Chip designer MIPS Technologies announced last year that it was pivoting to RISC-V architecture, and earlier this year the company introduced its first designs based on the open instruction set architecture.

Now MIPS says its first processor core is available for licensing. The company says its MIPS eVocore P8700 multiprocessor IP core is a high-performance solution with out-of-order processing and support for multi-core, multi-threaded, multi-cluster solutions.

MIPS says its IP core has already been licensed “for applications including automotive driver assistance systems” and autonomous driving, but that the processor core could also be used for data centers, storage, and high-performance computing.

While I wouldn’t expect these chips to show up in mainstream laptops or desktops anytime soon, it looks like RISC-V is starting to grow up. While companies like Alibaba and SiFive had been the most visible player in the RISC-V space in recent years, in the past few days we’ve seen several companies announce high-performance RISC-V designs for data centers. In addition to the MIPS announcement, a California-based company called Ventana has introduced what it says is the most powerful RISC-V processor to date.

For its part, MIPS says its P8700 processor supports up to 64 clusters, 512 cores, and 1024 threads. The company promises higher single-threaded performance than unnamed “other RISC-V CPU offerings.”

The company also introduced the eVocore I8500 processor system this year, which MIPS says is designed to offer “best in class performance efficiency.” This design can be used with up to 64 clusters, 512 cores, and 2048 threads. But it’s unclear if the I8500 designs are available for licensing yet.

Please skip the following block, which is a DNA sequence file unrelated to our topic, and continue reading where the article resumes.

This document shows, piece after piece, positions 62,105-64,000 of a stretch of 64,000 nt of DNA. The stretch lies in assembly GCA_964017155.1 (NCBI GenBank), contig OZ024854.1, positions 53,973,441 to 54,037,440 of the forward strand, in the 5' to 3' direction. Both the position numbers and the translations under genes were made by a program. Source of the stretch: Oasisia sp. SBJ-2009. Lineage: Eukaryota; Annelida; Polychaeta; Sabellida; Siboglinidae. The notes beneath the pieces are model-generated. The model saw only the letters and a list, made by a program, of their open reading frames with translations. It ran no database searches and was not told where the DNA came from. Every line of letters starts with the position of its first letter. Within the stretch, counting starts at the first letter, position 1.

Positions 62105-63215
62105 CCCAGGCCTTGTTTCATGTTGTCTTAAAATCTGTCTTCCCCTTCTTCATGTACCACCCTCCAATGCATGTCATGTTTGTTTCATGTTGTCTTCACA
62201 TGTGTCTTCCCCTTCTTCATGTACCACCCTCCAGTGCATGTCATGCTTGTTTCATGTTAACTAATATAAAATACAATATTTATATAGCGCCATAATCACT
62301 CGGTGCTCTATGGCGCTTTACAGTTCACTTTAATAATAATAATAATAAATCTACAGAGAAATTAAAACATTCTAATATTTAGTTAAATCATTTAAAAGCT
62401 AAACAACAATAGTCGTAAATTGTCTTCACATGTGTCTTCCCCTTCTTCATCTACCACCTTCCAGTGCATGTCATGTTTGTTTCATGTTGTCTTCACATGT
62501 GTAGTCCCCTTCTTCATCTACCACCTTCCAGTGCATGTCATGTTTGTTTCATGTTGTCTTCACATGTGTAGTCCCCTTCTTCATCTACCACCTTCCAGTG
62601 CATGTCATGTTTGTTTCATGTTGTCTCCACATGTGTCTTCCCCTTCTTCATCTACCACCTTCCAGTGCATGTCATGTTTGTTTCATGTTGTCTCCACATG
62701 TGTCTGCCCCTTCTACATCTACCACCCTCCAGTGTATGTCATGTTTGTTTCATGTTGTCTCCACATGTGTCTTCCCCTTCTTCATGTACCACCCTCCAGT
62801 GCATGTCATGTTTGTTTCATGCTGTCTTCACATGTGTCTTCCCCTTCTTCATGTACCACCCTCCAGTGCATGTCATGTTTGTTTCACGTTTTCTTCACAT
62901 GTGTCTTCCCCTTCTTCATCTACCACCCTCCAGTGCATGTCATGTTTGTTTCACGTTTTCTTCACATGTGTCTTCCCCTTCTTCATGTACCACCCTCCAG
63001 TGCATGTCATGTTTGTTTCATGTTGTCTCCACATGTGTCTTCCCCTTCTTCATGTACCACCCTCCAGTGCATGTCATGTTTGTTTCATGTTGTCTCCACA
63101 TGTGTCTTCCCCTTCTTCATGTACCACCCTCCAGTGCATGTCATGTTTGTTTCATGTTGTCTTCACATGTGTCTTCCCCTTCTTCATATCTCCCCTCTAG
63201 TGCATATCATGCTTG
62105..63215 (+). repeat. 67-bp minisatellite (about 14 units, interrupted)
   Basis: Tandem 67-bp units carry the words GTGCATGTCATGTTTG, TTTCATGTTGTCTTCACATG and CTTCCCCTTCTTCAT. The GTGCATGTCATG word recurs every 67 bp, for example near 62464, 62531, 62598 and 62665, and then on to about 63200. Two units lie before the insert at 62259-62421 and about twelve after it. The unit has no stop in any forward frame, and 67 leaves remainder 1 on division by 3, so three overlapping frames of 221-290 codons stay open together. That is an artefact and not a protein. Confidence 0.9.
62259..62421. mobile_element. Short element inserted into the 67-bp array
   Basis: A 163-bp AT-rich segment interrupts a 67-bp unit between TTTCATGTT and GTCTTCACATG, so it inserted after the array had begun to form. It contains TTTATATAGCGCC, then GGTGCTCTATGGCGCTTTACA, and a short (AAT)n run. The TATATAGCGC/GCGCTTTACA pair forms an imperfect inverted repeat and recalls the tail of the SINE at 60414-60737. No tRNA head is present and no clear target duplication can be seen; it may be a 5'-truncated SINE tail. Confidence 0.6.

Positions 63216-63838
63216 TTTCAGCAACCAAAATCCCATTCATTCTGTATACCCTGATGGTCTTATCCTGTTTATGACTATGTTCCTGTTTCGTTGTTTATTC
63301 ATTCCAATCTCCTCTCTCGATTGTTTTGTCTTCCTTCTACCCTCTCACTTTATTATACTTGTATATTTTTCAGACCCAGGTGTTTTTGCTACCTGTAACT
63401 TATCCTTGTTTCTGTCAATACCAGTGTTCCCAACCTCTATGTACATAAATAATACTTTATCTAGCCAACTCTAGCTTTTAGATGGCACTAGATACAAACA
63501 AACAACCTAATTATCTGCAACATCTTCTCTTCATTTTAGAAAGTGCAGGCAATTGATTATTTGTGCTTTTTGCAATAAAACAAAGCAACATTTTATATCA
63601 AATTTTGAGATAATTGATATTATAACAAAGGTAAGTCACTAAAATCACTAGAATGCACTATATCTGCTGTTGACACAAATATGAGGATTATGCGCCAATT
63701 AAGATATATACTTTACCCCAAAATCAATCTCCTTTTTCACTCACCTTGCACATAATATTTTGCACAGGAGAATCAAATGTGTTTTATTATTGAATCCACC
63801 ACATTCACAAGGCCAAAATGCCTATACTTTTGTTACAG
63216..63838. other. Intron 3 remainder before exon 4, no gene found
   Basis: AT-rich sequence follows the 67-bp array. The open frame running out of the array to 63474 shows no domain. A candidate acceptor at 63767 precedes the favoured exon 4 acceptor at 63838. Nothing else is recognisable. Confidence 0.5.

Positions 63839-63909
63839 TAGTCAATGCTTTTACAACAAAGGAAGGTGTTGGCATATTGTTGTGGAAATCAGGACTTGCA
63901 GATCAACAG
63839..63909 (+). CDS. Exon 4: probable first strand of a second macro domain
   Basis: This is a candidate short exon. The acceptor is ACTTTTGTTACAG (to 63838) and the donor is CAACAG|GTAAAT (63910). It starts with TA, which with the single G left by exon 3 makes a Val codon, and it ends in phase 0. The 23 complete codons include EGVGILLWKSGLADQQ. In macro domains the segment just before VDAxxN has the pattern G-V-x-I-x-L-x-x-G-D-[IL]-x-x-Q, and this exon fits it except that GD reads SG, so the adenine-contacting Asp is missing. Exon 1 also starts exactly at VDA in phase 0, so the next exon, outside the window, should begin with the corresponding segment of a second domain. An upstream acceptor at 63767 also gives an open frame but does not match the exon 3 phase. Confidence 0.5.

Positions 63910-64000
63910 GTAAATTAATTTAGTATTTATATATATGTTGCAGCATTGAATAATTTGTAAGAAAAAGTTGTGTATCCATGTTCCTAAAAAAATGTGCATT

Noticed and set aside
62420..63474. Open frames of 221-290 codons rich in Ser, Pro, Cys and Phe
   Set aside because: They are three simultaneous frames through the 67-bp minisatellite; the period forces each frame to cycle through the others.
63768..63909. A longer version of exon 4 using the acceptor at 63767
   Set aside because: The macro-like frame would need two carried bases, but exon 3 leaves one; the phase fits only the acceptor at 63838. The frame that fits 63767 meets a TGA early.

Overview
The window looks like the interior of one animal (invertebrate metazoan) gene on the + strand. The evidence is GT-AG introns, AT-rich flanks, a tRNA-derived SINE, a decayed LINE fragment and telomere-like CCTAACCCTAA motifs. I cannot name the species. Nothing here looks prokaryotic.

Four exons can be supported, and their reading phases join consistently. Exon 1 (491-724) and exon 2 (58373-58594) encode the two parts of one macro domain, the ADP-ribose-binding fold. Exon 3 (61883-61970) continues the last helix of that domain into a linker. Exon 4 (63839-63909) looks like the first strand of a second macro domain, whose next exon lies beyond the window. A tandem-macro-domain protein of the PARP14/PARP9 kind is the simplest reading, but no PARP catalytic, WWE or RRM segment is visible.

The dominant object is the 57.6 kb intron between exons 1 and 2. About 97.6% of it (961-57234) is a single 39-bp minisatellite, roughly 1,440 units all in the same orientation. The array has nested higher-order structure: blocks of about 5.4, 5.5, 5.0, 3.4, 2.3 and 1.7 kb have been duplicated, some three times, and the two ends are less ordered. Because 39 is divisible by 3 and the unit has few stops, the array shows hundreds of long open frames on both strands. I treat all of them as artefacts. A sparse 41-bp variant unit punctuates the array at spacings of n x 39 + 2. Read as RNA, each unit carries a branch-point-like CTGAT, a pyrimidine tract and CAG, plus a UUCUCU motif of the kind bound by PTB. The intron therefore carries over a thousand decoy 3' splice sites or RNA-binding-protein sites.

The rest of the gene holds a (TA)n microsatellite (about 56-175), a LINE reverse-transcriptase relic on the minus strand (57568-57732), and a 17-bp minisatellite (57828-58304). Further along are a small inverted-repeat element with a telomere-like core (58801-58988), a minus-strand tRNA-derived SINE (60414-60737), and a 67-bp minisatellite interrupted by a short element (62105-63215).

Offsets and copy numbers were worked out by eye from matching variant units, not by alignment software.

thanks Mark!

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  1. 2022 will go down as a milestone year for RISC-V.

    There have been RISC-V micro-controllers in tech since at least 2016 (and probably before that).

    Co-processors doing dedicated tasks in SoCs since at least 2019 (according to Qualcomm this week).

    And now we have RISC-V HPC. Not just in design, like Ventana’s, or a few chips for evaluation like Esperanto’s E-1, but powerful chips, available for licensing now, for use in datacentres, auto / lidar, AI, ML, edge processing… in fact, in any area where you might have hitherto considered an x86 or an ARM chip.

    I thought Prof. Dr. David Patterson’s recent comment was particularly profound:
    “My colleagues at UC Berkeley and I predict that by the end of this decade, the dominant ISA for future product development will be the open RISC-V architecture.”

    1. It’s hard to argue that close-source products are usually more financially secure, which causes them to become better options.
      Think of iOS and macOS. This happens with hardware as well, like the A14 and M1 Max.

      And then even proprietary devices which are semi-open do pretty good as well. Think of AndroidOS and Windows. Again, this also applies to the hardware like the Dimensity 1100 and Ryzen 7.

      It’s the open-source projects that have little market penetration, mindshare, or lack an expected degree of quality. Think of PureOS and Debian OS.
      …so you can imagine how it must be for the hardware side of things.

      So I have little hope for The Year of Open-Source. We won’t see Linux dominating our phones, or see RISC-V in our devices. At least not openly. They could be used in a transformed manner, which doesn’t share the same open-source spirit.

  2. Risc-V is not starting to grow up, is has been continuously growing up for several years. It just started from the very beginning.